3 Questions to Ask about the State of Your Visual Merchandising Platform
The best visual merchandising plans are meaningless unless they’re communicated in a way that’s simple enough for every store associate to execute them quickly and accurately in every store, every time.
When store teams lack clear, interactive, step-by-step instructions on how to set fixtures and displays, compliance suffers. And when compliance suffers, sales are lost, and labor hours are wasted. In fact, retailers report an average of 40+ hours per week of lost time spent merchandising that could be better invested in serving customers.
As a retailer, how can you improve compliance in an environment where you’re faced with high turnover and less in-store expertise every year? Ask yourself these three questions about the current state of your visual merchandising to determine whether it’s time for radical simplification:
1. Are your visual merchandising plans…actually visual?
If your store teams are trying to set products and promotions by looking at spreadsheets, static planograms, SKU lists and other supply-chain output files, then how can they know what the fixture is supposed to look like? Visual merchandising should be visual. Giving store associates interactive, easy-to-understand, full-color images of fixtures and displays is one of the most overlooked aspects of visual merchandising.
2. Are your store teams running into information overload?
Traditionally, retailers dump all visual merchandising reference information on a centralized intranet portal or repository. Store teams need to comb through a mountain of information to find the planogram relevant to their store. This is cumbersome and time-consuming. The solution? Merging planograms with location data and supply chain planning data allows store team to see exactly what they need for their store, and their store only.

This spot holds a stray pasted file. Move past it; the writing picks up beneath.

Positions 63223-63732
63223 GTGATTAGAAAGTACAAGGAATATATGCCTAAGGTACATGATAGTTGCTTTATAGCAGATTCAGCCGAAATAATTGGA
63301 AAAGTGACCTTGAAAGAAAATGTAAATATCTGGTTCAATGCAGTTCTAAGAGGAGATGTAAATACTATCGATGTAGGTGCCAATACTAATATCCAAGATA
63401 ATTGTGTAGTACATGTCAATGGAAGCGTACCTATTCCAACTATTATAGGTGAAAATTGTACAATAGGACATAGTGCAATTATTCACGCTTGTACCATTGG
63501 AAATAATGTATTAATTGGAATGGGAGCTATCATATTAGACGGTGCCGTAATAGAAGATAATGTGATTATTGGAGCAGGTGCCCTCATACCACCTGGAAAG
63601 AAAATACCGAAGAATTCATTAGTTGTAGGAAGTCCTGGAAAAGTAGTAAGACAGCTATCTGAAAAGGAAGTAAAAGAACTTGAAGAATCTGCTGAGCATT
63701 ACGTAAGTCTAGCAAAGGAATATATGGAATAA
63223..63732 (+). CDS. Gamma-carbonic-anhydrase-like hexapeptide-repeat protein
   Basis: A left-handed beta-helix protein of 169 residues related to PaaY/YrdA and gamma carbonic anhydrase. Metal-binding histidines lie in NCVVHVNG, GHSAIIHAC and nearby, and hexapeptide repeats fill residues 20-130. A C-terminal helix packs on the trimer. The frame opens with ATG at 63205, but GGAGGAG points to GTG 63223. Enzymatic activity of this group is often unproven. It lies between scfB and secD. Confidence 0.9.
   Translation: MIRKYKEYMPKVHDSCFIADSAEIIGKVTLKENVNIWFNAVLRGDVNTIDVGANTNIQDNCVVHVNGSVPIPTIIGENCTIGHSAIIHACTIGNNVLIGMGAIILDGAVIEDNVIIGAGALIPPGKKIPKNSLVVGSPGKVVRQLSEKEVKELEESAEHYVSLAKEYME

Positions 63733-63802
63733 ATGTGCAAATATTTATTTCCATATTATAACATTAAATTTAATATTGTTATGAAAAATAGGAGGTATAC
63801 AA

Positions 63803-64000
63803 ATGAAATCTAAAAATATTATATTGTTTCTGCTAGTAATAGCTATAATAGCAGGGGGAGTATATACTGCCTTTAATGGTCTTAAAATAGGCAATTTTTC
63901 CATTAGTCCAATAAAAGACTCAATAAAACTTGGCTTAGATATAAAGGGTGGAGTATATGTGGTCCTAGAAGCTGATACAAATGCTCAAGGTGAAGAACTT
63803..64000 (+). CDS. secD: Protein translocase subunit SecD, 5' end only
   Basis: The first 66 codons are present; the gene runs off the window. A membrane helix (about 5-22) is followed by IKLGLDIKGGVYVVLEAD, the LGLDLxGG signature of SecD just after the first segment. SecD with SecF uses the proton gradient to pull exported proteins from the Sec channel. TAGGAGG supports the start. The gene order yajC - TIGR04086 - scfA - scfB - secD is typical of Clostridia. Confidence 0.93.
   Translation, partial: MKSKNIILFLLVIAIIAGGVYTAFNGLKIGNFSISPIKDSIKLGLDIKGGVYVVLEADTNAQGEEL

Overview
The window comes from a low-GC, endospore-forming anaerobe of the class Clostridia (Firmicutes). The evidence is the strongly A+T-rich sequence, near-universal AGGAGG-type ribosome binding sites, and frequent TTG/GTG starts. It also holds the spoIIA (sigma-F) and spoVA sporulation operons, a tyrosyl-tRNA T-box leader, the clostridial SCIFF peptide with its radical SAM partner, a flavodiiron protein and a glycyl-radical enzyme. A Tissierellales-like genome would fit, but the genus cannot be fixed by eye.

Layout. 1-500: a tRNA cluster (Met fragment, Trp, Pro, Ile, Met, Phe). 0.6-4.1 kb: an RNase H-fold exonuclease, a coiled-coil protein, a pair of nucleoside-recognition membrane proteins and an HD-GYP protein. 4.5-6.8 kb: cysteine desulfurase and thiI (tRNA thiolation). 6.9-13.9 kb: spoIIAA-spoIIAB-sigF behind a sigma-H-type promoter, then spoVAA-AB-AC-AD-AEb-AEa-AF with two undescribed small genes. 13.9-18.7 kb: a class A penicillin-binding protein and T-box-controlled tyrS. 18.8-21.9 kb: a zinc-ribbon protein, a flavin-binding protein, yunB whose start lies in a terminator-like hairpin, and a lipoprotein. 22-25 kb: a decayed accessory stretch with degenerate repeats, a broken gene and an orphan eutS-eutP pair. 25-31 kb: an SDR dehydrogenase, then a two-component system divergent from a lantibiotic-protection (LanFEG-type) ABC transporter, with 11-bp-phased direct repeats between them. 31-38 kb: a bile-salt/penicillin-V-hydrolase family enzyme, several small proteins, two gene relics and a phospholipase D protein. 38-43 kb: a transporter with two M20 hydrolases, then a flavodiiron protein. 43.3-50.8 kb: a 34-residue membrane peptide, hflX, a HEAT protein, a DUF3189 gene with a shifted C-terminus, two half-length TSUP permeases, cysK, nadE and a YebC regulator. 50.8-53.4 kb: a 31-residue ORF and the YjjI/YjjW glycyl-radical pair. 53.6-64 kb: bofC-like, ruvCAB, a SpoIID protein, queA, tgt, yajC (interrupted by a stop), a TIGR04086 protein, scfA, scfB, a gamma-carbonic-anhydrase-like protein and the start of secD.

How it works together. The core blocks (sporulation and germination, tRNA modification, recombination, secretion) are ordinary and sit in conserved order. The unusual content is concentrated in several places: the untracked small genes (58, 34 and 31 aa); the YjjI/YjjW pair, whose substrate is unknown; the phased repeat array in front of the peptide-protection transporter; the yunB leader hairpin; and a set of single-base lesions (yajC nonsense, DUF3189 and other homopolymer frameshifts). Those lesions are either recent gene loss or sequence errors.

3. Do store associates have x-ray vision into the latest changes on their planograms?
Retailers are making more changes to planograms more frequently than ever before, but how are those changes communicated to the people who execute them? If, like most retailers, your approach is to save the latest planogram or spreadsheet to the intranet and then rely on store teams to make sense of what’s changed and which products need to be moved, then you’re putting unnecessary pressure on store associates to “go it alone.” A better solution is a system that compares updates against current fixtures in each store, and then guides associates step-by-step through each reset.
Are you ready to do away with static, burdensome, hard-to-read merchandising plans that lead to poor in-store execution and result in lost sales? Read our e-book on how One Door’s Merchandising Cloud platform solves these problems by simplifying merchandising instructions, using modern capabilities like cloud, mobile and AI.